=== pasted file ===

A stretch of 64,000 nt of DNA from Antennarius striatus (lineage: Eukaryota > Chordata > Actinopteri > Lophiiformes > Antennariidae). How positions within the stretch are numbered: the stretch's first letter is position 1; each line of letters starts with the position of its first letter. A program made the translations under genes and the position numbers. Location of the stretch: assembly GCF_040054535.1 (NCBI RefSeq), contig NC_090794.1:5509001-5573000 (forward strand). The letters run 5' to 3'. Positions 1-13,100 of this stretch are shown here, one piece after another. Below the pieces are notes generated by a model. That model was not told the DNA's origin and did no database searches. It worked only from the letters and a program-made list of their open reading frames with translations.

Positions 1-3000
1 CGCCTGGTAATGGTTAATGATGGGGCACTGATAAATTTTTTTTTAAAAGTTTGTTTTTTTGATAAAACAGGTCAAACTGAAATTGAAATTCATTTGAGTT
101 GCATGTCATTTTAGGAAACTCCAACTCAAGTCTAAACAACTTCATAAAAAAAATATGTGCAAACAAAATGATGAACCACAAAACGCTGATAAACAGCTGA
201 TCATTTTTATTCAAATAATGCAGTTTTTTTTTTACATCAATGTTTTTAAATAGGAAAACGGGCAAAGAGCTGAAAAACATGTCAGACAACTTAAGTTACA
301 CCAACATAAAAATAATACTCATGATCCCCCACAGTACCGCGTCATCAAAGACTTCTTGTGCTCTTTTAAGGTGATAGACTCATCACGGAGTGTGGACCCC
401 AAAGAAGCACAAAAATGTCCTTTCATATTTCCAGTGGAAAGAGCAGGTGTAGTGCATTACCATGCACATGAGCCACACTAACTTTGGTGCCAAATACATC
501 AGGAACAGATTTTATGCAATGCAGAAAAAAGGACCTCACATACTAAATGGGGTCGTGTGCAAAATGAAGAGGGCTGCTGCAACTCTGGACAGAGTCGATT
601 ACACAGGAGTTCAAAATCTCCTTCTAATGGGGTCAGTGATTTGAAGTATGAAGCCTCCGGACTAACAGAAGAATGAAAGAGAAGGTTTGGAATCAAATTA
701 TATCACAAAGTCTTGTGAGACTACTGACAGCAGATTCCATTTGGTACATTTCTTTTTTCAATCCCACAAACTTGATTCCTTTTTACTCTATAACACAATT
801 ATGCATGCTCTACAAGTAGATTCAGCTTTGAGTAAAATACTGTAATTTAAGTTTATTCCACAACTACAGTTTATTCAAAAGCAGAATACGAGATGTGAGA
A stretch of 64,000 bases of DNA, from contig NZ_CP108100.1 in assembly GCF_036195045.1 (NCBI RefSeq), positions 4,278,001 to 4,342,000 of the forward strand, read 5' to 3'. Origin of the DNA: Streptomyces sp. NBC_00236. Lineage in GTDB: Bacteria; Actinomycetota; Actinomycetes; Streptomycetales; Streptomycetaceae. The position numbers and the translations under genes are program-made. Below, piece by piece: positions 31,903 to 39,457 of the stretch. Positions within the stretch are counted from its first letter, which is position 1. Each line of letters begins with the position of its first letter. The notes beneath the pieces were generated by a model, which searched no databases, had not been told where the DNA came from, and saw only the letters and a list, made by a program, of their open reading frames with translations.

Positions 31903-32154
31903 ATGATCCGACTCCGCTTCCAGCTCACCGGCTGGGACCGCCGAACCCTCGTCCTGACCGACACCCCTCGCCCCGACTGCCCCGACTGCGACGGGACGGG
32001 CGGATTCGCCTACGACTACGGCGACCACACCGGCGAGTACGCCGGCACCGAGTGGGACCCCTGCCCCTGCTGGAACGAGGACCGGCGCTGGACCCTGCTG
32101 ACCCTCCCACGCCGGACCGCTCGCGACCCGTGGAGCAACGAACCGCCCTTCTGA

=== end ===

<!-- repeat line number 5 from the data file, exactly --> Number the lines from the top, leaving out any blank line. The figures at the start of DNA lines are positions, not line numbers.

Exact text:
201 TCATTTTTATTCAAATAATGCAGTTTTTTTTTTACATCAATGTTTTTAAATAGGAAAACGGGCAAAGAGCTGAAAAACATGTCAGACAACTTAAGTTACA